2.         Harvest and postharvest factors.  Correlations among maturity and quality indicators at-harvest and at-harvest and after storage were evaluated particularly for dry matter and soluble solids content.  Correlations were low for dry matter and soluble solids content at harvest and after 4 months air storage (Figure 5), however, a high correlation existed for soluble solids content at harvest and after storage.  Results are for the first year of this comparison, additional results will be presented with the final oral report.  Notable in the dry matter – SSC comparison are the low SSC/high dry matter values for late harvest, poor quality fruit.  Harvest typically with most starch hydrolyzed may be a contributing factor to the relationships observed. 

Figure 5.  Relationship between fruit dry matter and soluble solids content at harvest and after storage.  Fruit were stored 4 months in air then 7 days at 70 oF. 

Initial ethylene production and rate of production increase may be indicators of storability.  Lower ethylene production is associated with earlier harvest but the production increase during a week at 70 oF is not always reflective of initial values (Fuller harvests 1 and 2; Figure 6).  Lower ethylene production is often associated with lower respiration rate and reduced utilization of titratable acidity, slower yellowing and greasiness development.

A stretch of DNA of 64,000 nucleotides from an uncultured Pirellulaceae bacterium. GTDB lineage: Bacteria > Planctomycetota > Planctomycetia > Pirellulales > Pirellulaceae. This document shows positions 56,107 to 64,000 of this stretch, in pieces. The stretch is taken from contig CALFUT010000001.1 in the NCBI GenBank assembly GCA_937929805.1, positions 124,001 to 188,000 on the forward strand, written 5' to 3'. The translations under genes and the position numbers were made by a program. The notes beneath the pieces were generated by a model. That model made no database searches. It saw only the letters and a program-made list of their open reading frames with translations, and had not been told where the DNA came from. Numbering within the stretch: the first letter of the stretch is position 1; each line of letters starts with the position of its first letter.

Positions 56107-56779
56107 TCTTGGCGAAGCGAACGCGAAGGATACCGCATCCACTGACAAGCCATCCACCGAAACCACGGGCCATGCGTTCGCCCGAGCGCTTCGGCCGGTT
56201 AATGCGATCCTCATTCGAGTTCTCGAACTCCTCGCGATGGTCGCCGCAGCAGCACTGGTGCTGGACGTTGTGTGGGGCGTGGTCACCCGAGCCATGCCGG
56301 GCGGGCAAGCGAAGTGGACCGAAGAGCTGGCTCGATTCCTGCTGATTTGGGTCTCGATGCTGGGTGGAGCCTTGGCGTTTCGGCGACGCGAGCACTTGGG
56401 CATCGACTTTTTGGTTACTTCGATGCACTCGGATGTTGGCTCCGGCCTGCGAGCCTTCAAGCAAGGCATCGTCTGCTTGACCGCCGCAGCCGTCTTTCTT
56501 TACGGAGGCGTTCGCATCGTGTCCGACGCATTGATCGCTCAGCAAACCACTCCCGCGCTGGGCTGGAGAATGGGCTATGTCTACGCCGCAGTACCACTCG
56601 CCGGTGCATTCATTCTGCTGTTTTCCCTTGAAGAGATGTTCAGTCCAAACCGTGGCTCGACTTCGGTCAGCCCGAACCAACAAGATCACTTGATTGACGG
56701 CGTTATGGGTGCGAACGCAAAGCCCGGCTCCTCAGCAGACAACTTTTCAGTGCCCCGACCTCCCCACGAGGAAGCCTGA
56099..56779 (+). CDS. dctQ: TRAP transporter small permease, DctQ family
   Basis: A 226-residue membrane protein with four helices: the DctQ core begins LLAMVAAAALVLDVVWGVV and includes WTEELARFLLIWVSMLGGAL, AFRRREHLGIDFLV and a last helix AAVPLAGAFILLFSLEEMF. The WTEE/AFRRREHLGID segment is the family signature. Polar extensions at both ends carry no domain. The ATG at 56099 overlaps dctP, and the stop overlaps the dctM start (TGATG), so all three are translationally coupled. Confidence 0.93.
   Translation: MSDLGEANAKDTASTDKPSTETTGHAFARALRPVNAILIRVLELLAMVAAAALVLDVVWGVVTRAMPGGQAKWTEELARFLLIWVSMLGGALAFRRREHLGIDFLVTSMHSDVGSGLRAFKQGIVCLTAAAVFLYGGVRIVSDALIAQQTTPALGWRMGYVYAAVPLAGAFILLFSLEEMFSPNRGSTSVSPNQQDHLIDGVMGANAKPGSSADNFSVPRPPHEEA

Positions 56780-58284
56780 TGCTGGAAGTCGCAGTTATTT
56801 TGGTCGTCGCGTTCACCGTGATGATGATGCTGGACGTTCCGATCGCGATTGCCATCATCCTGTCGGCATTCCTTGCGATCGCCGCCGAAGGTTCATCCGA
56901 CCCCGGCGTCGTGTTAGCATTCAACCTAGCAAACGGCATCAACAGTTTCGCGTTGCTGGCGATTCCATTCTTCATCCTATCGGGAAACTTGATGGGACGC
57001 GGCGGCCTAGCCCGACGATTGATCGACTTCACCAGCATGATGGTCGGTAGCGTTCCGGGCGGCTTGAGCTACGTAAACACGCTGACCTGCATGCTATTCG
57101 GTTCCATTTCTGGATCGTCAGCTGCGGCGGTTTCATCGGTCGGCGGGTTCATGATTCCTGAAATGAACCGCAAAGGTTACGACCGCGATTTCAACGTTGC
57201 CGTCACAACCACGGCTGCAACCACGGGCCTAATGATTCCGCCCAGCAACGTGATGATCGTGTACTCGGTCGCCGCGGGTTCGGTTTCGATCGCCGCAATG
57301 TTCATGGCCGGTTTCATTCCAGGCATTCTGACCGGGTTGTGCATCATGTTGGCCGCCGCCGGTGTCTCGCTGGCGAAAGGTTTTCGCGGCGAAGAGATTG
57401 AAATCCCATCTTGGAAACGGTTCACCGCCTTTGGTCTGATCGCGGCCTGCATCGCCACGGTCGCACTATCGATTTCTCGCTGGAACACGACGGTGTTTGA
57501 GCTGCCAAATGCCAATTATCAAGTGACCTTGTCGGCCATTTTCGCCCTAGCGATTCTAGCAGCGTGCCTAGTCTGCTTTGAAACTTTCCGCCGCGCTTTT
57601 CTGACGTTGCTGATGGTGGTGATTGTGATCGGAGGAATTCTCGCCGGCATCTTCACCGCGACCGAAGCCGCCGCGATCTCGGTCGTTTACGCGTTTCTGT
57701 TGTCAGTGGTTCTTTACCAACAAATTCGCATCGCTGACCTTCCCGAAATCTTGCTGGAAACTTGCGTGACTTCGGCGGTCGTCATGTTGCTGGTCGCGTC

Figure 6.  Ethylene production during 8 days at 70 oF following harvest. 

Cold room humidity had no effect on subsequent development of chilling disorders (Figure 7).  Fruit not conditioned but cooled to 37 oF in 40 or 85% relative humidity developed similar amounts of soft scald. 

Figure 7.  ‘Honeycrisp’ soft scald following 4 months cold storage in air. 

The lack of difference in chilling sensitivity was in contrast to a difference in fruit chlorophyll fluorescence during cooling in the two relative humidities (Figure 8).  The results indicate the hypothesis that water loss as provoked by low humidity during cooling can impact fruit chilling sensitivity appears to be invalid.

                                 Days in 37 oF                                                            Days in 37 oF